Guerra: That’s been a very successful campaign! I need to be very honest with you. That has been the most successful campaign ever in the history of Tecate in the US. We normally track the campaigns when we show it to consumers. We have a way of tracking how we’re doing in terms of awareness and in terms of relevance. We like to call this the top quadrant when we have the highest scores. We truly believe this is a campaign that is breaking through our target audience. We tested the first spot and we got these great scores and then we tested a second spot and it was the same.
The bottom line is it’s a campaign that is very likeable to fans because it’s about two key things and that’s my interpretation of the results. One is boxing, which is the passion point for the Hispanic consumer, and the second is the barbecue location, which is a very traditional and important location for Hispanics. Those two things in combination with Sylvester Stallone, which is a celebrity of high stature, it has been a great combination that delivered great results for us.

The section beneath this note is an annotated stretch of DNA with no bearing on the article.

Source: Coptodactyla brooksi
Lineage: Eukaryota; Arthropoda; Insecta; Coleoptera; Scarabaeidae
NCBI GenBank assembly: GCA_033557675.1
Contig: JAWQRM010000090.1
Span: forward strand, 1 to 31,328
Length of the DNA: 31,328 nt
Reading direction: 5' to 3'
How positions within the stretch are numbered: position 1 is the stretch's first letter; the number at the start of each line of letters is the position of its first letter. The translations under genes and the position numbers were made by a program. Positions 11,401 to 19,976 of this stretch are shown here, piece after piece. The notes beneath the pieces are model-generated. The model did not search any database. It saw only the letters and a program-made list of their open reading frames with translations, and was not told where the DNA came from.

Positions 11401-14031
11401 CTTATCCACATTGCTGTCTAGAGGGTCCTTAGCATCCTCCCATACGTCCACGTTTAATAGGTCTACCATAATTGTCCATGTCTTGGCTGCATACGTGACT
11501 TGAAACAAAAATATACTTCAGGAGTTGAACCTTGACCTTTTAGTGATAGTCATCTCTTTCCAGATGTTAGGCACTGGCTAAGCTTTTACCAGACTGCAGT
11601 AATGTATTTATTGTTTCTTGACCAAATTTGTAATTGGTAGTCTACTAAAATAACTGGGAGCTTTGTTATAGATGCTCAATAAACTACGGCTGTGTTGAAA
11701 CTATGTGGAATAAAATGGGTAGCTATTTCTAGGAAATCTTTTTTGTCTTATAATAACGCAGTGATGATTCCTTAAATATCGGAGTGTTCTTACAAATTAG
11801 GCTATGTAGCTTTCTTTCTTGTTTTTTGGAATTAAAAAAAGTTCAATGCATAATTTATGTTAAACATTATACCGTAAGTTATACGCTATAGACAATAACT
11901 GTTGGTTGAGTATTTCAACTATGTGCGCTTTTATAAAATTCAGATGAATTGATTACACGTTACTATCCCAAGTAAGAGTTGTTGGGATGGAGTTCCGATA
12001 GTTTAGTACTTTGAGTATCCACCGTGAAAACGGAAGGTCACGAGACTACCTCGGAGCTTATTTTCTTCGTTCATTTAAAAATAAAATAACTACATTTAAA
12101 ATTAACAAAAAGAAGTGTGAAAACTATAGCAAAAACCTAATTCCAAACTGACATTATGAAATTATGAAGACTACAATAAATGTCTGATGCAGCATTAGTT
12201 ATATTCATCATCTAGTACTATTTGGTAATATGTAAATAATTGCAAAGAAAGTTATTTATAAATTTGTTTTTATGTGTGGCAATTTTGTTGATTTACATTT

Eric, what prompted Golden Boy to work with Tecate on this campaign?
Eric Gomez: We have a long relationship with Tecate. When we first started Golden Boy Promotions, we worked with them early on. We worked with them closely with the brand, we were familiar with a lot of the executives, with the people who worked with Tecate. We always had a very good relationship. We like to say that we’re almost like family and I think Gustavo would agree.